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OPINION: The magic of Christmas is everywhere

Monday 21 December 2020 | Written by Ruta Tangiiau Mave | Published in Editorials, Opinion


OPINION: The magic of Christmas is everywhere

If you look you will find there is Christmas magic in everything, writes Ruta Tangiiau Mave.

Only five more sleeps until the magical moment of Christmas, not so much the birth of Jesus but the arrival of Santa.

I love Christmas, always have, I was 22-years-old before my youngest brother who was 12 got up before me to see what Santa had delivered.

I’ve celebrated my 21st twice now, not thrice, and the thrill of opening Santa’s presents still resides within me.

Growing up mum had rules, no gifts before 7am, make her a cup of tea and wait until everyone was up.

On the dot of 7am, I’d have everything sorted and be dragging my brothers out of bed. We started with a Santa sack pillowcase at the end of the bed, then a decorated ‘Kleensak’ by the fireplace, a material sock shape to fit an elephant’s foot.

By University it was an L shaped tree decoration.

Santa always left a bottle of real soda pop, some chocolate, a shiny red California apple and a noisy toy.

In those days, Santa was the giver of miracles, a special toy or a bike, mum’s presents were undies and socks.

When I became a parent, I delivered the amazing gifts and Santa got relegated to the necessities with some cool numbers to keep the magic alive. I mean, who wants to get up early for knickers and knick-knacks?

As a tweeny I’d get up in the middle of the night and check out the stash and if I wasn’t happy with my Santa selection, I’d find something better and swap it out.

Later as mum sipped tea and watched with exhausted amusement the delight of present opening five children can bring, I would proclaim how wonderful Santa was for giving me a Tonka toy, while my brother puzzled over his doll.

Watching mum blink and look from one present to another and back to me, knowing she had checked everything carefully, you have to with five kids, and think she was going crazy was fun too.

When I also proclaimed Santa had left the price on and he shopped at Farmers, she settled to accepting stress at this time of the year deserved an Irish cup of tea.

Christmas morning was extra special with us, because we were allowed Honey Puffs for breakfast, the rest of the year was porridge, Weetbix or cornflakes, a tradition I continue with my own children.

At around nine-10 years old, my kids started to question about Santa not existing. I would dismiss it, which started the games of them trying to outsmart and outwit the Santa myth.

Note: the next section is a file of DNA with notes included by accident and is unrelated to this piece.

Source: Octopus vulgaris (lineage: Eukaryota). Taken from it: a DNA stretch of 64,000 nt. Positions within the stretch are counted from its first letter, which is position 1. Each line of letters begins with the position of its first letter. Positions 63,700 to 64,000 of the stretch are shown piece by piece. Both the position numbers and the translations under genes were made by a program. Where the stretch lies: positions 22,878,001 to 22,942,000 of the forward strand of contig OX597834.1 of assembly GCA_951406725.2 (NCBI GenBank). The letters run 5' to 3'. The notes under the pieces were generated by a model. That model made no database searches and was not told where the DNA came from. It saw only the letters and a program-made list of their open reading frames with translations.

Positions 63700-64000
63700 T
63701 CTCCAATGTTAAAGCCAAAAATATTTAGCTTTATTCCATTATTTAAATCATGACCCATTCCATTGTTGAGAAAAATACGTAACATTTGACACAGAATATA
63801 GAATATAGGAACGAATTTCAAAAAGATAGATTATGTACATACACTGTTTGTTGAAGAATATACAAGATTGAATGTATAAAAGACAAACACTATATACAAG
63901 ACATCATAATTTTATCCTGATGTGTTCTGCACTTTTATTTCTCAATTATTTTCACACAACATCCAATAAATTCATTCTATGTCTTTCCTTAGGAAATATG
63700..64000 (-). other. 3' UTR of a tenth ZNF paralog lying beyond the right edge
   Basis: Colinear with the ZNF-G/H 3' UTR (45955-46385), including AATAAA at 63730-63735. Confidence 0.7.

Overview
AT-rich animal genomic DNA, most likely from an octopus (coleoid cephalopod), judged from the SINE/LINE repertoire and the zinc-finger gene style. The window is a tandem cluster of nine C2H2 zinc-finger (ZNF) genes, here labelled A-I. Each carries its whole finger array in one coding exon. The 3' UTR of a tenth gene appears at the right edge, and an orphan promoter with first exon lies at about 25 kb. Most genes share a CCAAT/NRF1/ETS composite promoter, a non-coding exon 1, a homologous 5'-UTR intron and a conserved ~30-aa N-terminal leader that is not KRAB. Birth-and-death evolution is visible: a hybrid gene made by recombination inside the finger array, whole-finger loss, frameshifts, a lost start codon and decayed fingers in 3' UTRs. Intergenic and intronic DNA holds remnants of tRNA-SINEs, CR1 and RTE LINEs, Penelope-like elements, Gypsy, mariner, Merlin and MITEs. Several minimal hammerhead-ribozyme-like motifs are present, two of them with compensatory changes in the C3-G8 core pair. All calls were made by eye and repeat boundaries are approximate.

The pantomime that ensued was delightful. Letters to Santa with the drink and cake left on Christmas Eve, the reply had to be written in a different font, the drink consumed or hidden as they counted the bottles, crumbs and reindeer footsteps to be drawn.

One night they camped out next to the fireplace (that was a long night), but worth the look on their faces when they woke to full stockings, muddy footprints and reindeer poop (raisins) on the front step, even a dropped present on the roof!

Still they persisted in telling me that Santa didn’t exist because someone at school had said so and only babies believe in Santa.

My stock reply remains “If you don’t believe, you don’t receive”, and therein lies the end of that discussion.

They may not believe but they don’t want to miss out either. It’s so typical of faith in adults.

As a child the existence of God is unseen, unheard, unknowing, the stories and ceremony create the mystical and spiritual feeling.

As the brain matures to reason and question, the realities of life’s twists and turns, ups and downs, taking a chunk of the magic, people start to become despondent and stop believing, stop playing the charade and debunk the myth.

Yet when given the choice of not believing and not receiving, they like to keep their foot in the door as they say there are no atheists in the foxholes of war.

Science and technology continue to question the story of the birth of Christ, the immaculate conception, the three wise men following a star to Bethlehem.

Yet we now have babies born from IVF, to same sex couples and in the sky tonight Jupiter and Saturn come closest to each other in 800 years forming in the sky, for the world to see, a large bright star.

If you look you will find there is Christmas magic in everything, everywhere and from my favourite Christmas movie you will find a lot of “Love Actually”.